The book is little more than a poorly conceived ripoff of Harry Potter, Percy Jackson, and Bibleman. The book’s antagonists – supposedly intimidating hordes of fallen angels – go down faster than Imperial stormtroopers in a gunfight. At no point is a single major character ever in bodily or spiritual jeopardy. Law’s prose is serviceable – better than some of the self-published Kindle authors I’ve seen on Amazon – but this isn’t saying much.
Most problematically, literally none of the characters (this is no exaggeration) change or progress in the slightest. At the beginning of the book, protagonist Jonah is a cardboard cutout who prays a lot and has superpowers. That is the extent of Jonah’s development – we never have any insight into his motivations, personal struggles, or spiritual journey. Even Bryan Davis’ “Dragons In Our Midst” series, which went in disastrously bad directions after a promising start, succeeded in creating compelling characters. In a book meant to compete with some of the best YA fiction today, not creating a relatable protagonist is a cardinal failure.
Admittedly, “Fire Prophet” does have a few clever moments. Though the idea of “mythological/historical monsters rampaging around modern cities” is stolen wholesale from Percy Jackson et al., creatures like the spectral Canaanite warrior Sisera and demon lord Dagon are nice touches. There are also a couple of nicely cinematic supernatural-action sequences, but most showdowns or fights are over in seconds and require no serious expenditure of effort.
Some other reviewers will undoubtedly disagree with this analysis – and to be perfectly fair, “Fire Prophet” is a kids’ book with a simple storyline. But that doesn’t mean it needs to be this bad…nor does a book containing explicit Christianity necessarily have to fail. (And no, I’m not just going to invoke Narnia as the go-to example).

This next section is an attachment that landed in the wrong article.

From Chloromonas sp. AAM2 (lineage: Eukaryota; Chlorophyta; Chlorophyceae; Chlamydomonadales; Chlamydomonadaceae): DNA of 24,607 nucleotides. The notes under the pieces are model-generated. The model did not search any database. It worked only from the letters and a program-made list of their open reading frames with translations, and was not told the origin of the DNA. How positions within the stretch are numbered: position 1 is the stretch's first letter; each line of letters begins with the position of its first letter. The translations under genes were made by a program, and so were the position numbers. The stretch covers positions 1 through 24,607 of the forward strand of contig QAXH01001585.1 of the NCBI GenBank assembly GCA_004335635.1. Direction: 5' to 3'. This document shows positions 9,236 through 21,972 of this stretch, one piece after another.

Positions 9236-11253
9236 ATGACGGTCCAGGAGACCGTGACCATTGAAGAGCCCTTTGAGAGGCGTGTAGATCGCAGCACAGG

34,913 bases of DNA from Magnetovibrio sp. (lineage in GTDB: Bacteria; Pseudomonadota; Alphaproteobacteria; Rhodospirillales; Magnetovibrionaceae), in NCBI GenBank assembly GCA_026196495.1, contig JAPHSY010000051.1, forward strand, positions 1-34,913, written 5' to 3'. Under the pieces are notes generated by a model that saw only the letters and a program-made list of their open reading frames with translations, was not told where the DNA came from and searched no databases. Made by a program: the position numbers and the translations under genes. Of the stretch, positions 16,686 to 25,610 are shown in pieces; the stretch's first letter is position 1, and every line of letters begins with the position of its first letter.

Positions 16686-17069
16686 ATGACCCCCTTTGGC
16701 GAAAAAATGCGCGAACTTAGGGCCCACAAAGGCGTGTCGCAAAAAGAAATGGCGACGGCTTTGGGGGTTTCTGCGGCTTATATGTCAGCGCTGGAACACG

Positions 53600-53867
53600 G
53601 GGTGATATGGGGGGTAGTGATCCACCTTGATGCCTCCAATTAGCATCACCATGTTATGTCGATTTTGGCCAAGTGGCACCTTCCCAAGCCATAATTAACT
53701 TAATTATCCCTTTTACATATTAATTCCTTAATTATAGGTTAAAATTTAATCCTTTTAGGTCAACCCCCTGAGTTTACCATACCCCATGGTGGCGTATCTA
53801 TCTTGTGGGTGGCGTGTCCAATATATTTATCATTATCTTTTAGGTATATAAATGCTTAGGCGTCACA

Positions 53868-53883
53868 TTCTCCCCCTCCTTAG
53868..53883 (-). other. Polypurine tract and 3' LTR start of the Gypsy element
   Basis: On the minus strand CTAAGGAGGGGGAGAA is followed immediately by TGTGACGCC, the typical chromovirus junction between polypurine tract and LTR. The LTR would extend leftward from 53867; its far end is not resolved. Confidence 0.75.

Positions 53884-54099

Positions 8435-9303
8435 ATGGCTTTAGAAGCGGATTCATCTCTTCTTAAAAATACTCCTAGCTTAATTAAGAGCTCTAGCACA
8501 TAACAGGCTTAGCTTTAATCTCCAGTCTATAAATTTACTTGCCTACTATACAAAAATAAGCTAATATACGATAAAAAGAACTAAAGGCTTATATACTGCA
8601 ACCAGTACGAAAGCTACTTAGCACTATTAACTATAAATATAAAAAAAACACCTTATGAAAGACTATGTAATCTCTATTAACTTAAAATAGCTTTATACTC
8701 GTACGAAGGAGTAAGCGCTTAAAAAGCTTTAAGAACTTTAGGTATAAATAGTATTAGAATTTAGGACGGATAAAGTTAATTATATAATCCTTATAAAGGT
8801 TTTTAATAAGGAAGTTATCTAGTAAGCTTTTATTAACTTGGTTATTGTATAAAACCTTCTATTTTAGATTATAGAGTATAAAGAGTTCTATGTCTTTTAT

A couple of decades ago, Frank Peretti wrote a series of young-adult novels that coupled religious themes with great storytelling. The books were suspenseful, intense, and hugely memorable (I can still remember minute plot details, even though I haven’t touched them in years). Peretti, wisely, forced his characters to struggle and grow and make sacrifices to defeat various forms of supernatural evil. God’s providence was a behind-the-scenes element that never felt shoehorned in. His books are a model for what Christian YA fiction should be.
In short, “Fire Prophet” is not worthy of anyone’s time and money – whether Christian or not. There are many, many other books (both Christian and secular) that explore similar themes and do so with greater flair.
A barely serviceable YA tale that blatantly cribs from its far superior secular counterparts.
* I received this book free from Thomas Nelson Publishers as part of their BookSneeze.com book review bloggers program. I was not required to write a positive review. The opinions I have expressed are my own. I am disclosing this in accordance with the Federal Trade Commission’s 16 CFR, part 255: “Guides Concerning the Use of Endorsements and Testimonials in Advertising.”